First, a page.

"You are so tall," my would-be seducer whispered.

It was a come-on. Taiwanese men find tall women attractive, but while one Taiwanese supermodel is nearly as tall as Nicole Kidman, I about matched the guy's five foot-seven frame. I stopped dancing.
"Look, you are very kind, but I want to go. My boyfriend is waiting at the Catholic Hostel!"

I am sure he did not believe me, but there was not much he could say without losing face. We mounted the bike and he dropped me at the hostel where, fortunately, there was a free dorm bed. Carefully placed on the pillow of the basic bunk was a small toiletery bag with a toothbrush, toothpaste, soap, tissue and two sachets of Oolong tea. This was an endearing custom in Taiwan. Weeks after my stay I kept finding shrink-wrapped toothbrushes and tiny tubes of toothpaste which I had collected from pillows and bathrooms in even the most basic hostels.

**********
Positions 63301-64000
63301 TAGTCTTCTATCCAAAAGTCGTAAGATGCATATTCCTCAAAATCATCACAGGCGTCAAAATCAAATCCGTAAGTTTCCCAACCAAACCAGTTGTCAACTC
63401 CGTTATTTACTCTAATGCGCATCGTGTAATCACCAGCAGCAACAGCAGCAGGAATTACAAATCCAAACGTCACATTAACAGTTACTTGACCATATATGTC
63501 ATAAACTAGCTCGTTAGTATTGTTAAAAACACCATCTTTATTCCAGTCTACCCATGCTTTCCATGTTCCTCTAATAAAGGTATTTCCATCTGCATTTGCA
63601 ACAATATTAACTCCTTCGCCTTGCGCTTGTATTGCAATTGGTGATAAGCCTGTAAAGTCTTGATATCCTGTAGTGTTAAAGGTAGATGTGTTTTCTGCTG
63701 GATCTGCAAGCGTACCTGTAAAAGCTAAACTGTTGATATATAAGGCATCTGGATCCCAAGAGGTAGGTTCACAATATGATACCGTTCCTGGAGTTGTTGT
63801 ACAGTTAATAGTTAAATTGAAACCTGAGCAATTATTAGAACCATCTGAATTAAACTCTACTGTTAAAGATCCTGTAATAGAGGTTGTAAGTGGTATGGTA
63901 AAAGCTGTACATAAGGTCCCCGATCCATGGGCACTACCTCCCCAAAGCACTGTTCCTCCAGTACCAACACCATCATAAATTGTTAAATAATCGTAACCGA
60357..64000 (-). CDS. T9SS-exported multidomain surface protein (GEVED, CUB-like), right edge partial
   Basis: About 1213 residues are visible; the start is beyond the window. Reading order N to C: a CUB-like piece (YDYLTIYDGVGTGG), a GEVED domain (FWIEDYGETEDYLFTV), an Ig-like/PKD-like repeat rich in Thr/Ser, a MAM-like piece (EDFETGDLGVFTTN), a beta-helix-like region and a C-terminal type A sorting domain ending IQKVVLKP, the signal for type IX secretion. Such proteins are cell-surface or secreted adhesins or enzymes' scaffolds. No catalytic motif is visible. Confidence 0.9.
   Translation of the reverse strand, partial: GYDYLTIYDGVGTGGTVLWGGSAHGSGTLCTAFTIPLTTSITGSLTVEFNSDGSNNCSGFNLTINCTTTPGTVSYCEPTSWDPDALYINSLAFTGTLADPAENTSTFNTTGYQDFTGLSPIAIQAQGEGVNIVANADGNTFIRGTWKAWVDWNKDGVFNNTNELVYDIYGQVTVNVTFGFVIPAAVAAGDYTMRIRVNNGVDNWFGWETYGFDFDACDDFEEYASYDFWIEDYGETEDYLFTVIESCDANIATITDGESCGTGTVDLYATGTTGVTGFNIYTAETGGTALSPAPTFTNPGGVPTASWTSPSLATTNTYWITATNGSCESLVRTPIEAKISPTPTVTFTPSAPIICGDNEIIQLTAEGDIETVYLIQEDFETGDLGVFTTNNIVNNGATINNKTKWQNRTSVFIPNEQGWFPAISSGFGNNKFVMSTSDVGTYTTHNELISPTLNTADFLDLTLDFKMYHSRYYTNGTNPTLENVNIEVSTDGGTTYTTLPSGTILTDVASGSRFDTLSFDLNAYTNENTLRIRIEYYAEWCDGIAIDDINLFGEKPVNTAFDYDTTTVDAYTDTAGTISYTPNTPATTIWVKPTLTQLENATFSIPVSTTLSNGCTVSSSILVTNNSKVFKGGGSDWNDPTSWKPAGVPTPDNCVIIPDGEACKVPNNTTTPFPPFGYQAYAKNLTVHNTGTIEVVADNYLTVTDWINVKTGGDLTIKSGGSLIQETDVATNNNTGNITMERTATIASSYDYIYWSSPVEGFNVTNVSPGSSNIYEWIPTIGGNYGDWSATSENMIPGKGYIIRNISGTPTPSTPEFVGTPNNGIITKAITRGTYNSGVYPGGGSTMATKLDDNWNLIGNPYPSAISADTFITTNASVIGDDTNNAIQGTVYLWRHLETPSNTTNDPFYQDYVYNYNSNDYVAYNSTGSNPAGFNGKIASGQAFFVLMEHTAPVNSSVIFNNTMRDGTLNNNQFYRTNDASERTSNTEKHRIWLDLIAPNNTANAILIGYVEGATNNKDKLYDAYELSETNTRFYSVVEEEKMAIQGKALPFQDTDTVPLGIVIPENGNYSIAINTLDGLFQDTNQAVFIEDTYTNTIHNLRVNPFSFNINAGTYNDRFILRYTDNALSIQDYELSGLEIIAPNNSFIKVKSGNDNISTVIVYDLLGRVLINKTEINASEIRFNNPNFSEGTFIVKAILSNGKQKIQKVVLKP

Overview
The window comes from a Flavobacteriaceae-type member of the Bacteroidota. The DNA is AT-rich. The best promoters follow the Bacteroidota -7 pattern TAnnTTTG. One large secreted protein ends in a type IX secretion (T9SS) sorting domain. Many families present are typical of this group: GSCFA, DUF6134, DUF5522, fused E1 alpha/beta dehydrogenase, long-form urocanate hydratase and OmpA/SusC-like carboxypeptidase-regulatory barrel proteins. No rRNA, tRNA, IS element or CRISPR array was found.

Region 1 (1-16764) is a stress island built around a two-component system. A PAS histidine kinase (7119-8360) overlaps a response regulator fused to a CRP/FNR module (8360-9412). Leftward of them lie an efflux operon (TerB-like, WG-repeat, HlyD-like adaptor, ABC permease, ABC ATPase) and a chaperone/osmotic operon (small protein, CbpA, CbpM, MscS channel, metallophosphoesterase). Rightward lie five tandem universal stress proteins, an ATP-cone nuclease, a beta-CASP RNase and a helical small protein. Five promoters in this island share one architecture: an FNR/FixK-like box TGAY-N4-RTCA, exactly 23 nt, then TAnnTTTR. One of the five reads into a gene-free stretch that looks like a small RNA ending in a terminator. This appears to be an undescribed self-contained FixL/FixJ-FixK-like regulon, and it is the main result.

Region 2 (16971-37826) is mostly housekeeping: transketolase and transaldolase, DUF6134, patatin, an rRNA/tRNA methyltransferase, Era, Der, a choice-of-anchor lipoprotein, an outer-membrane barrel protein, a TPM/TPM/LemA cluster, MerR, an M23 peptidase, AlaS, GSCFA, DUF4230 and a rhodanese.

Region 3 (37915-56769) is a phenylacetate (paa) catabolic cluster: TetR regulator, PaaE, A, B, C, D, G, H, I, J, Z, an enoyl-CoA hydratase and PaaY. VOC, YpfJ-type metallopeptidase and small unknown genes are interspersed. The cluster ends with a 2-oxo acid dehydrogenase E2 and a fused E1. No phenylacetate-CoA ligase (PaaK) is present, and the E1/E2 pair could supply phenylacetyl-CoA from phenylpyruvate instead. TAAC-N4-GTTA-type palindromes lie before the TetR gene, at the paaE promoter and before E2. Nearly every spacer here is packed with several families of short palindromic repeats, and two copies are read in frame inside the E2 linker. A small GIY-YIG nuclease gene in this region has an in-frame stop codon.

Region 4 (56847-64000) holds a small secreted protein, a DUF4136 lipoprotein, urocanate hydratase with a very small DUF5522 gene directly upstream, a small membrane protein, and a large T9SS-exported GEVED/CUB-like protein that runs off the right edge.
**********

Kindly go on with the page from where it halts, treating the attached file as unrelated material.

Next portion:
About three kilometres up the highway from Tienhsiang, just past the police station, steps lead down a path to the Taisha river. Formosan rock monkeys (Macaca cyclopis) played in the trees as I made my way down. As I descended further towards the river, the vegetation became lusher. It was as if walking into a jungle-valley. A suspension bridge led out of the dense bush across the river to the Wenshan Hot Springs which gurgled from the rocks below. I entered a wooden cabin and changed into my bikini. With a towel slung over one shoulder and my clothes stuffed into my daypack, I rounded the last bend on the path. There by the bank was a group of Buddhist nuns.

Their bodies were covered in layers of clothing, they even had cloth wrapped around their feet. Two of them had immersed themselves in the water, garments and all. Another sat in quiet meditation on a rock. The fourth was preparing a pot of tea over a small fire. I quickly withdrew, before they noticed me, and retraced my steps to the cabin where put my clothes back on. Then I walked past the group, smiling shyly and joined a gaggle of civilians further upriver, nearer the springs. Here, a pool had been hewn into a cavern under the rock in which the spring water collected before spilling into the river.